We sort of wanted to see Cloudy because we’d seen the first one, and I truly never thought we’d sit through Smurfs afterwards - it was late, I assumed my boys wouldn’t be interested and really, when you get right down to it: Smurfs. How could I sit through it and still tell people that I loved movies?
But watch them both completely we did, and these are my 2013 movies so I have to stay honest.
Both movies feature Neil Patrick Harris, so that’s random and swell.
Cloudy is sporadically funny, cleverly designed and animated and really completely forgettable. It commits that non-Pixar animated movie sin where they broadcast every joke seventeen times just to make sure you get it, and they stack the story with 1) stunt voice casting but 2) loads of visual mayhem so that the voice talent ends up having very little to do.
I spent about 40 minutes during Cloudy searching through the darkness around the dirt, rocks and dead grass for one of my son’s retainers which he dropped while snacking.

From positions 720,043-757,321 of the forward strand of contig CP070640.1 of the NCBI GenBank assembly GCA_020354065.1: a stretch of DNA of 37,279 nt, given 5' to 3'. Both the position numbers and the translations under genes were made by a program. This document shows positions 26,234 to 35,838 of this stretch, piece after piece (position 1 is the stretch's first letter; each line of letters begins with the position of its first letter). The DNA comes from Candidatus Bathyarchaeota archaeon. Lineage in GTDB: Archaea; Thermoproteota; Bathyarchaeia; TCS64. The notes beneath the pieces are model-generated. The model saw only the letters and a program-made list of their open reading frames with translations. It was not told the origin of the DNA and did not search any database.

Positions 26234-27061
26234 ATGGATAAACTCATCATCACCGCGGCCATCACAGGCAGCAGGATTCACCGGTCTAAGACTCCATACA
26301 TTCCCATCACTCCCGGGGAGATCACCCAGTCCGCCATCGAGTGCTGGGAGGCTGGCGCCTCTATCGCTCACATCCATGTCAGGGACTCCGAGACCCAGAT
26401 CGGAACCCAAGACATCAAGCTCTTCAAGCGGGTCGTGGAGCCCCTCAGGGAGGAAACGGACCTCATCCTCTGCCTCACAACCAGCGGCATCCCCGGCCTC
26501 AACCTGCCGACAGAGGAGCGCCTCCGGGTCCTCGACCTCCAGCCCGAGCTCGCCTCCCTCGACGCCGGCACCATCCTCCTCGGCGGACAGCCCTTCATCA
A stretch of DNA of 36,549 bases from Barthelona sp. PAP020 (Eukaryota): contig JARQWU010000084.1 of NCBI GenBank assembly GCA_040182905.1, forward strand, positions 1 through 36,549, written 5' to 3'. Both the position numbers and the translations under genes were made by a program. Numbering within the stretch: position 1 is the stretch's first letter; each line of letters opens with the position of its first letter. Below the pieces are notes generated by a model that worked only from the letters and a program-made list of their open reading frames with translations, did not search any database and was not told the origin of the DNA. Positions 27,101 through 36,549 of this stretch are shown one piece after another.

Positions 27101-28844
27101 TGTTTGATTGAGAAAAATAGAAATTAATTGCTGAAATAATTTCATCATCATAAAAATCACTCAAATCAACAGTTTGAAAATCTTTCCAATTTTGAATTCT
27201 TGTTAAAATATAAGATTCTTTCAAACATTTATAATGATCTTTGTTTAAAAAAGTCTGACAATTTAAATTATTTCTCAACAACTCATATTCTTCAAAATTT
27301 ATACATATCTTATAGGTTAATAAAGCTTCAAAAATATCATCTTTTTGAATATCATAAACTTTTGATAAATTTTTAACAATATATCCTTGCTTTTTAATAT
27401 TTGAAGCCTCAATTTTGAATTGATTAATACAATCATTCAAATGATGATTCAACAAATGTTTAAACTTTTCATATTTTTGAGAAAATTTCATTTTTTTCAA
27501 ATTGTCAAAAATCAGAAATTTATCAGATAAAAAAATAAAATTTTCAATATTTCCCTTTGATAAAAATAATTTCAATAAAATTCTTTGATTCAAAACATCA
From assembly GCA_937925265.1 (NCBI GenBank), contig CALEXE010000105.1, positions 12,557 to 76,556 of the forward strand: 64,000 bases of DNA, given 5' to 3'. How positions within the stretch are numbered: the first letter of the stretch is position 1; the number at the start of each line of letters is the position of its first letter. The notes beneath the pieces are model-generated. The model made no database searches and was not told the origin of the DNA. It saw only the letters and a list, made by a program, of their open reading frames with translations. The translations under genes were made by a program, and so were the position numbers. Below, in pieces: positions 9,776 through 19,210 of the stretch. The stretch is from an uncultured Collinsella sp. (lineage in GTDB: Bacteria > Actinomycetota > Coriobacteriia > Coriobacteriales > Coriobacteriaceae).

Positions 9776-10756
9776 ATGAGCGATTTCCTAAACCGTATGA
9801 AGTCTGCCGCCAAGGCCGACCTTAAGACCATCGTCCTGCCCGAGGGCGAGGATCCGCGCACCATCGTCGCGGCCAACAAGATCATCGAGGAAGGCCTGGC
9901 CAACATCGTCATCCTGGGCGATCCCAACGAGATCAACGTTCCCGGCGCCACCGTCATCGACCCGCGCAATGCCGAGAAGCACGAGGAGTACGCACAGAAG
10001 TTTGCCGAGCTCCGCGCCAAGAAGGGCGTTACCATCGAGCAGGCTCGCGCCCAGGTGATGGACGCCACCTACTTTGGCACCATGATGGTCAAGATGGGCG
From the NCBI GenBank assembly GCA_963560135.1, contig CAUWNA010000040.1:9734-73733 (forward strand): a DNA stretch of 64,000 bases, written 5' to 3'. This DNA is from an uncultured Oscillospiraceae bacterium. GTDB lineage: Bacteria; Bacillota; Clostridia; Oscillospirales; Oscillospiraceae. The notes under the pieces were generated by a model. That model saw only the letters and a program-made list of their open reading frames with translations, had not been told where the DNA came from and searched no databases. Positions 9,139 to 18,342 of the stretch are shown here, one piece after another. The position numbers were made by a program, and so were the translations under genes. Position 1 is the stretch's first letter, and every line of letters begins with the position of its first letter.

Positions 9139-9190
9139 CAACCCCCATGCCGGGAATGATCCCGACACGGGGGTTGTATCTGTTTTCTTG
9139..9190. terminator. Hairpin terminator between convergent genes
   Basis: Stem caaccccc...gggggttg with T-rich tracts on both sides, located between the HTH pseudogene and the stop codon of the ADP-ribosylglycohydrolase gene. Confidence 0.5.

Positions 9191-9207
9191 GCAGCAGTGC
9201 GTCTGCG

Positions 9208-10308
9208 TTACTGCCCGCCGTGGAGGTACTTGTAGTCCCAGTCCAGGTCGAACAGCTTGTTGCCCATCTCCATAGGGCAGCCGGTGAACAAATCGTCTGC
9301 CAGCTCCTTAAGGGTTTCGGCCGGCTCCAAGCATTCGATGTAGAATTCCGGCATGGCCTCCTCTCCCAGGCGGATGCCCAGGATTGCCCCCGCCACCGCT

We found it.
But any investment I had in the movie pretty much evaporated after that.
Hank Azaria seemed to be having a good time shooting Smurfs.
My 2013 Movies - The Adventures of Tintin (2011, on DVD, home collection)
I hadn’t seen this previously; my boys saw it when it was in the theatre and then received it as a gift at some point - but still I hadn’t sat down to watch it until recently.
Ultimately I enjoyed it quite a bit and thought the technology and music and spectacle were all pretty amazing. The story was a bit scattershot and the way that Haddock’s backstory was conveyed was, I thought, confounding and problematic.
Still, it’s a fun watch and truly a gorgeous movie.
(I’m frantically trying to catch up with all the 2013 movies I watched but didn’t write about before the end of the year! Still got seven to go!)